The 64-year-old Vietnam vet, who says he lost his right eye in combat in 1969, was gifted the prosthetic eye with the team's logo in it by his wife Shannon on their 10th anniversary.
"I had always wanted something in my eye, like a skull and crossbones," VandenBush said.
Shannon, who accompanied Bill on a recent fitting for a new eyeball, which must be replaced every five to six years, knew about the dream.
"We had discussed the Seahawks logo before, but at that time it was really off the table," she said. "I wasn't really comfortable with it. But when I saw the process, I knew this would be the perfect gift for Bill."
When her husband walked out of the room, Shannon asked the designer if it could be done. After negotiating on the price, she surprised Bill with the logoed eyeball when he came back for the fitting.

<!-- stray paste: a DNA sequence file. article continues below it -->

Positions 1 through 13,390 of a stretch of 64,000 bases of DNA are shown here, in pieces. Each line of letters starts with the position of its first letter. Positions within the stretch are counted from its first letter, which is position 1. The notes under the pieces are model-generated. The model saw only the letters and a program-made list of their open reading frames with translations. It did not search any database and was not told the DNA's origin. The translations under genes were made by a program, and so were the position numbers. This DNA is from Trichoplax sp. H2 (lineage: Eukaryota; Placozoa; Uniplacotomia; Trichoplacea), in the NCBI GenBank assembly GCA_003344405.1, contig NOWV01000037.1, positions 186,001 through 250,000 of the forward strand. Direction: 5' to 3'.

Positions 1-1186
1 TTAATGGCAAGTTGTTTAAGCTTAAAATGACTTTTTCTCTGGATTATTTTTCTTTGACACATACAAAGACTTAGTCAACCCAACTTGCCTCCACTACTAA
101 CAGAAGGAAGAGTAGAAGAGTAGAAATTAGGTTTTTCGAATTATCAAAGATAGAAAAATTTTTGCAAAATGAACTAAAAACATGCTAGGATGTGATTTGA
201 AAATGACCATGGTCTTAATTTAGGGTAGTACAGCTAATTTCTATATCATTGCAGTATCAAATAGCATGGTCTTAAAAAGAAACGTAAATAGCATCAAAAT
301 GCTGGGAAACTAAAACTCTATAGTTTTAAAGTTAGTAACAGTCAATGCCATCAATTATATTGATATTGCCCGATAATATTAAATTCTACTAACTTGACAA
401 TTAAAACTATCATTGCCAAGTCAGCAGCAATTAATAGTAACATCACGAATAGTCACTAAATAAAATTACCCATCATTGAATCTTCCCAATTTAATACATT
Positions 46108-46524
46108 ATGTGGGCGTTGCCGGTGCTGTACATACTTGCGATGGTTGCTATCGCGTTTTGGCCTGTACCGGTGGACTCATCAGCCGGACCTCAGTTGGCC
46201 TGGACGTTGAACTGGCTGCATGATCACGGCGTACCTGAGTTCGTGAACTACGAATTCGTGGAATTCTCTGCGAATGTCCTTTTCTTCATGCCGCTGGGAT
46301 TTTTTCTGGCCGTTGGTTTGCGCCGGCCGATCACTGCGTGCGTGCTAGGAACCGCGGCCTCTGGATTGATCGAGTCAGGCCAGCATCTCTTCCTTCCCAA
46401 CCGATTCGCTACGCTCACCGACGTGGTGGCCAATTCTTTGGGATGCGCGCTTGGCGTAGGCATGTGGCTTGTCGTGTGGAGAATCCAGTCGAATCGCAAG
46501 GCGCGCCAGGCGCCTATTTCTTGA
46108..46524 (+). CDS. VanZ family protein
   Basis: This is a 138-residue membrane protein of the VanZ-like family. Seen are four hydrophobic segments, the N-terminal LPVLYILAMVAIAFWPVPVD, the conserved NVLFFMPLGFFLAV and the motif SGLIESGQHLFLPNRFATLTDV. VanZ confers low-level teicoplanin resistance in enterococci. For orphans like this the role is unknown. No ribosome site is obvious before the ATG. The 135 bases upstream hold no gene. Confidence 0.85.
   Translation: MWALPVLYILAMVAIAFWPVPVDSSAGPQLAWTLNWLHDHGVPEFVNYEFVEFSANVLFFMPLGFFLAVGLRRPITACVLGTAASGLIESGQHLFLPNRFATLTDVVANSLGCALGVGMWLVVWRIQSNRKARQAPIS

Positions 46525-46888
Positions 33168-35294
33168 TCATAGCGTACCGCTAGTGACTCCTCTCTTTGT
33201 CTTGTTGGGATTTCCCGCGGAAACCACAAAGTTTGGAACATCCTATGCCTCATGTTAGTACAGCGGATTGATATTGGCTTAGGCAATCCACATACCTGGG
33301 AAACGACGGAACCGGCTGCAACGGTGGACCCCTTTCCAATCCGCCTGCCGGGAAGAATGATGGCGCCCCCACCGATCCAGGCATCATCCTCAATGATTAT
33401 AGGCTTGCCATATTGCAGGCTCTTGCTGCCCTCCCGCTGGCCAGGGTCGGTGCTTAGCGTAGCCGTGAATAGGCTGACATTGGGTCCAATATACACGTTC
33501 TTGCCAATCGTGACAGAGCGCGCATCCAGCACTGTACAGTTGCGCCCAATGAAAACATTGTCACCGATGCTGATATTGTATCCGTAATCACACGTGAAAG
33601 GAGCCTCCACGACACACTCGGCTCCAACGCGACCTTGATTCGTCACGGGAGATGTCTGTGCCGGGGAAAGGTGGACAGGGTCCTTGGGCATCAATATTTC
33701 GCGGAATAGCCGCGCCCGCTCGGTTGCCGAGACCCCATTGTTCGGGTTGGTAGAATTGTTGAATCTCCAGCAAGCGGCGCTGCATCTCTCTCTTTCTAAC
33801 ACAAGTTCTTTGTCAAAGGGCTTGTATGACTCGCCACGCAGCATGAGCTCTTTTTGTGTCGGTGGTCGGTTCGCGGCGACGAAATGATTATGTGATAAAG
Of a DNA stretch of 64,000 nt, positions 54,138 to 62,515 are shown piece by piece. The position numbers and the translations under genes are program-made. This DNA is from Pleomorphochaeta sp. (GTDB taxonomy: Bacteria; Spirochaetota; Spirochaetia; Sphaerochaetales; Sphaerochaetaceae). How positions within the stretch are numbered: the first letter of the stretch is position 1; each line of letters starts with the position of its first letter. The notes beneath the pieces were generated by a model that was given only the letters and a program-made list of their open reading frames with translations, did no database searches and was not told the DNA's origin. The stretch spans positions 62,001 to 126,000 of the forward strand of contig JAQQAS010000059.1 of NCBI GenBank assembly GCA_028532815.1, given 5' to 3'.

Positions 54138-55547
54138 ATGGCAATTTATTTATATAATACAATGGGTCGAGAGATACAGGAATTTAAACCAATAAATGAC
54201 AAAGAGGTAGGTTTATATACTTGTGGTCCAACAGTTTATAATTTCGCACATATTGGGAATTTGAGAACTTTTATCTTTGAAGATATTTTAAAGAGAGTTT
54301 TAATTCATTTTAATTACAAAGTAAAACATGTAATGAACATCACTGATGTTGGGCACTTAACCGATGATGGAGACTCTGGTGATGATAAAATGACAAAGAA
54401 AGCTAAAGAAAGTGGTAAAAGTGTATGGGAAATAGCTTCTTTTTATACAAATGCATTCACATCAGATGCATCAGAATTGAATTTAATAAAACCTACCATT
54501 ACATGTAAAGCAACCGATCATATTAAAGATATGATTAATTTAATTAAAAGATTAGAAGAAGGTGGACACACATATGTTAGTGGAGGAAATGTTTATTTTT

"I was pretty overwhelmed with joy," said VandenBush, who became a Seahawks fan after moving to Seattle in 1979.
VandenBush uses his regular white prosthetic eye on an everyday basis, but has started wearing his Seahawks eye on game days during the preseason.
VandenBush said that since the story about him was published on local television station KIRO's website, he has heard some negative feedback, including some people who thought it looked "creepy."
But VandenBush, who survived serious injuries in Vietnam and took 10 years to teach himself how to talk again after his vocal chords were damaged in battle, says words don't really bother him.